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  7. The superfruit, Amla

What is Amla
Amla (Amalaki) (Phyllanthus emblica) is one of the most revered and powerful superfruits, used in Ayurveda for many generations. Amla trees grow wildly in India and their berries are filled with an abundance of nutrients, making them common ingredients for cooking recipes and medicinal potions. Amla is also known as Indian Gooseberry. The word ‘Amla’ means ‘sour’, which describes the predominant taste of the fruit, however, the actual taste of the berry is a mix of five of the six tastes (sour, bitter, pungent, astringent, and sweet). The fruit of the Amla tree is a small, yellow-green berry with a ball-like shape. Although it is called Indian Gooseberry, it is quite different than regular yellow gooseberry.
In India, the Amla tree is regarded as sacred. It is worshipped as Mother Earth or the ‘Mother’, and due to its very nourishing effect on the body, is believed to nurture humankind. It has been valued as a highly nutritious, blood purifying, and restorative fruit. And Ayurveda practitioners promote Amla as a means of balancing all three doshas – Kapha, Pitta, and Vista.

Nutritional value and health benefits of Amla
Amla is extremely rich in vitamins and minerals. It is said that Amla has 20 times more vitamin C than an orange. In fact, some sources even suggest that it may have one of the highest concentrations of Vitamin C in the plant kingdom! Amla also has a significant amount of Iron, Calcium, Chromium, vitamin E, tannins, Phosphorus, and antioxidants. Its high vitamin C content helps to work wonders for hair and skin health which is reliant on vitamin C intake for the absorption and function of collagen. Good heart health is also dependent upon vitamin C as this vitamin helps to thicken and strengthen the arteries, prevent heart disease, and may even help with keeping normal cholesterol levels. There is an abundance of phytochemicals present in Amla. These nutrients, namely gallic acid, furosin, corilagin, and quercetin, assist the body in removing harmful free radicals from the body and prevent oxidative stress on a cellular level.

Amla is also rich in Chromium which is great for those with diabetes type 2. Chromium helps to stabilise blood sugar levels and improves the insulin sensitivity of the cells. This miraculous superfruit is also known for supporting healthy metabolism and digestion and aiding with elimination. Amla can improve appetite and help cleanse and protect the liver. It is important to note, however, that amla has anti-platelet properties, meaning that it can thin your blood and prevent normal blood clotting from occurring. Therefore, it is important to not take amla before surgery. If you are already on blood-thinning medication, you should discuss it with your doctor before using Amla. Amalaki is considered to be a highly esteemed rasayana (rejuvinative) for the body as a whole. This tiny but powerful fruit can help promote youthfulness, increases immunity, tonifies the whole body’s tissues, and boosts overall health.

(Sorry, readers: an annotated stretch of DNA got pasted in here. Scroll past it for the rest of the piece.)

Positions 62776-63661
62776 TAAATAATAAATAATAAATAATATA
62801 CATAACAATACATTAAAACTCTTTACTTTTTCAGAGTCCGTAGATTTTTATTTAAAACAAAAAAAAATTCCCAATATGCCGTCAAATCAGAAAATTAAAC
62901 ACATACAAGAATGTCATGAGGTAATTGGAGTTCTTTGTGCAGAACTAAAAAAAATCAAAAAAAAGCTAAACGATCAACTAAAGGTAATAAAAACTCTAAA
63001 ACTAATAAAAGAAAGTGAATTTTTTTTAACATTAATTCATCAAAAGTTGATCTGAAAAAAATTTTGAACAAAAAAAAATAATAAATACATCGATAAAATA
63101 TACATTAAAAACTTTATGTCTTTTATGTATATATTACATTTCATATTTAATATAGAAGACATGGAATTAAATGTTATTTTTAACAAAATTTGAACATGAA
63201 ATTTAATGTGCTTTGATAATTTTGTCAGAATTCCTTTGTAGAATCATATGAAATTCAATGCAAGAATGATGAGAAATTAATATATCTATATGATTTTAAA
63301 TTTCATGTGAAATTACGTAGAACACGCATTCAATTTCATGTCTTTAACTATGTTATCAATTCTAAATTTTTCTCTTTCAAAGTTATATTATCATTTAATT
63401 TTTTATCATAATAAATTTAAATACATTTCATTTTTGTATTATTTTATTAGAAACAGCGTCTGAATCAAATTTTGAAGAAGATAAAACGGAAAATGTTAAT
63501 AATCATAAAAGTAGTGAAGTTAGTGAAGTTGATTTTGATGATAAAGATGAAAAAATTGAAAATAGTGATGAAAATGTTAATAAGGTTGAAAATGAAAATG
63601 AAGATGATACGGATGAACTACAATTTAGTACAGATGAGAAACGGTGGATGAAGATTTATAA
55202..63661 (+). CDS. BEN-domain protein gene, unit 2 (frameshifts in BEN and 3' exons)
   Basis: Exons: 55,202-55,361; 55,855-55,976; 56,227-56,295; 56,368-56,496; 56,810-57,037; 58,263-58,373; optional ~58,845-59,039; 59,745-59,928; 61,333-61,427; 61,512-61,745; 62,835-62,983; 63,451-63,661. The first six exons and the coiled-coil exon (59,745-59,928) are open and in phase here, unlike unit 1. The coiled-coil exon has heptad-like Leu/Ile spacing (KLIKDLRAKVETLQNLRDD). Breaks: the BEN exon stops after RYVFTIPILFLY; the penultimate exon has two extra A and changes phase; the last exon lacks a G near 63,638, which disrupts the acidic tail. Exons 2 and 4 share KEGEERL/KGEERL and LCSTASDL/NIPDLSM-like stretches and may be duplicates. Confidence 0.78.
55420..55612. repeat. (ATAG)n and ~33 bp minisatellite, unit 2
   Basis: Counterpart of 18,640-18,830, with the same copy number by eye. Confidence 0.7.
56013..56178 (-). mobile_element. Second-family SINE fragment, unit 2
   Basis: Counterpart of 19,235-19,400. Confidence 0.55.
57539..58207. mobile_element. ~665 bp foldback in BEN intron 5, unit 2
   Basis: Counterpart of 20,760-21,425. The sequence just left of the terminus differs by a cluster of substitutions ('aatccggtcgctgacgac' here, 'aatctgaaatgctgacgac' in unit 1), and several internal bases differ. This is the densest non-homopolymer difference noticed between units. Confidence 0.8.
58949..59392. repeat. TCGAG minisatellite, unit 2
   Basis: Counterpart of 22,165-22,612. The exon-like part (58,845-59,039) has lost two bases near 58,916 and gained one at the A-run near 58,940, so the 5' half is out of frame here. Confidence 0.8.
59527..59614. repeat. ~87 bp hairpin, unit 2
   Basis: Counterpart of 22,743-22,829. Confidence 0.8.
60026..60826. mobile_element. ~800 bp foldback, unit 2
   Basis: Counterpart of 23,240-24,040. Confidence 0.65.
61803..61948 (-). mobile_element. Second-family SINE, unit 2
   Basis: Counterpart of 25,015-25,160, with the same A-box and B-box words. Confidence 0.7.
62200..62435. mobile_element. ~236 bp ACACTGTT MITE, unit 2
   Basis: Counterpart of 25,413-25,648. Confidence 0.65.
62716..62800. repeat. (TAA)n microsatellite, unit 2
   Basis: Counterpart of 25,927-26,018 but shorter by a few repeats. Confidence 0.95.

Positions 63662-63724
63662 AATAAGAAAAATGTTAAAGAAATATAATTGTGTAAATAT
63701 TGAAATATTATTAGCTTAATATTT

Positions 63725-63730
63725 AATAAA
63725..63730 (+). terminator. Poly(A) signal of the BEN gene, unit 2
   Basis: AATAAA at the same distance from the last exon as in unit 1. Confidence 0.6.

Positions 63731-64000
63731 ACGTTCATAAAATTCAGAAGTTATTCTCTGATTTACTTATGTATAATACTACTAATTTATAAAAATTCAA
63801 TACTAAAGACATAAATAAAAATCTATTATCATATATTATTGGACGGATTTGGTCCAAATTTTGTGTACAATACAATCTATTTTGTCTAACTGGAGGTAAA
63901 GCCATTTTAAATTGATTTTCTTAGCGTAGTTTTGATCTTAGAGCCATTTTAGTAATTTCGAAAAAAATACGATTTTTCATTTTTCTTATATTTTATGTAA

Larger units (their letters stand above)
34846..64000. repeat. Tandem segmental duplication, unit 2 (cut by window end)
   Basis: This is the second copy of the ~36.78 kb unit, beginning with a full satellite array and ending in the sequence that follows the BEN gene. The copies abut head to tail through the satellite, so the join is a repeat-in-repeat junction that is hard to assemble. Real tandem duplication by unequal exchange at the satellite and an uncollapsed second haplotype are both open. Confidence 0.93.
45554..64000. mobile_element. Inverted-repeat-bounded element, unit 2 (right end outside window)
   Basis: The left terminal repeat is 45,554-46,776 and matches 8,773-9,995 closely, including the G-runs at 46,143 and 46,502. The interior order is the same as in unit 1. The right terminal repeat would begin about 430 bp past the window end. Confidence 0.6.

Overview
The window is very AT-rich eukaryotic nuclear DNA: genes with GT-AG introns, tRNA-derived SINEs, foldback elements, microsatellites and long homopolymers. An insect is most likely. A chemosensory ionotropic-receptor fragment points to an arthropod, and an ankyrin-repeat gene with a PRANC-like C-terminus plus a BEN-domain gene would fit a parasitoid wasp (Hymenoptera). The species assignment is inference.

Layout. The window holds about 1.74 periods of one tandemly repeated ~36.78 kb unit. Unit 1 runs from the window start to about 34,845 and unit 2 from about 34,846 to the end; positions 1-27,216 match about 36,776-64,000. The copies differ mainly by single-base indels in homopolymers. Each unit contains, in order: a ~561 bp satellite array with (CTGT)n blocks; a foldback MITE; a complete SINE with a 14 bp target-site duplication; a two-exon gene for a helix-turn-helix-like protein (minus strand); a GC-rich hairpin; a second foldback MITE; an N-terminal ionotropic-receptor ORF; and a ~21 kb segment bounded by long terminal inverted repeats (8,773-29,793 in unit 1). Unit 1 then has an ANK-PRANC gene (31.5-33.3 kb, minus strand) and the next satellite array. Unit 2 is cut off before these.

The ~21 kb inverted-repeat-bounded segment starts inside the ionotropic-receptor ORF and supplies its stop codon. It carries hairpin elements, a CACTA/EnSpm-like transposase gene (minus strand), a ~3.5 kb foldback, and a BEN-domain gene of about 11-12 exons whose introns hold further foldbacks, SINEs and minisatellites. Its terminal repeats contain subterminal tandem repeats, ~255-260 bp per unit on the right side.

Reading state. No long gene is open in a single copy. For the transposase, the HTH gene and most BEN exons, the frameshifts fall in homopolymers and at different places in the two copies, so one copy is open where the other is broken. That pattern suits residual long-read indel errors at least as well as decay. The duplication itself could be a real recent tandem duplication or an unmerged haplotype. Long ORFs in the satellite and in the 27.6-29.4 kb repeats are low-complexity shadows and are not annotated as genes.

Benefits for hair and skin
Not only is amla great for general health, but it is also perfect for improving hair and skin appearance and vitality.
If you have been struggling with hair loss, massaging your hair and scalp with amla oil (made with Amla powder and organic virgin coconut oil, or any other carrier oil) is one of the best things that you can do for your hair. Amla is literally considered a superfood for hair. Amla oil is thought to strengthen and condition follicles down to the roots. The vitamins, minerals, amino acids, and phytonutrients help to increase circulation in the scalp. These nutrients are also absorbed into the hair follicle which helps to provide enough oxygen and nourishment for the hair, making it stronger and decreasing hair fall. Using Amla Oil as a hair treatment acts as a conditioning agent for the hair, stimulates hair growth, combats dandruff and itchy scalp, and is even believed to prevent grey hair. Due to the high vitamin C content and prominent antibacterial and anti-inflammatory properties, Amla works wonders for reducing dandruff. Moreover, it helps in the clearing of impurities that can accumulate on the scalp and restoring optimum pH levels which aid in decreasing the itchiness of the scalp.

Amla can also be mixed with henna as its acidic nature helps to release the henna dye. The gallic acid present in amla helps to push the henna dye molecules towards an ashier tone. So, if you are looking for less copper/orange tones and instead prefer more of a reddish/brown tone, then mixing amla with henna powder will help you to achieve this.

If amla is added to a combination of henna and indigo, it will help the indigo bind with the hair more effectively. It will result in darker and much deeper brunette shades. For people with curly hair, amla works well to keep the natural curl structure. The Amla and hair dye molecules combine with the outer keratin layers of the hair, which helps to smooth frizzy, damaged hair and strengthens weak, thin strands. The result is heavier, thicker locks with looser curls. This diverse superfruit is so beneficial for the skin as well! If you mix Amla, yogurt, and honey it makes for a great face mask. This combination helps to even out skin tone and will leave it feeling tighter, smoother, and more radiant. Another effective combination is Amla powder, sugar, and Rose Water which can be used as a scrub to keep acne at bay.

Amla is a true powerhouse with versatile applications and health benefits. It is indeed the nurturer of mankind.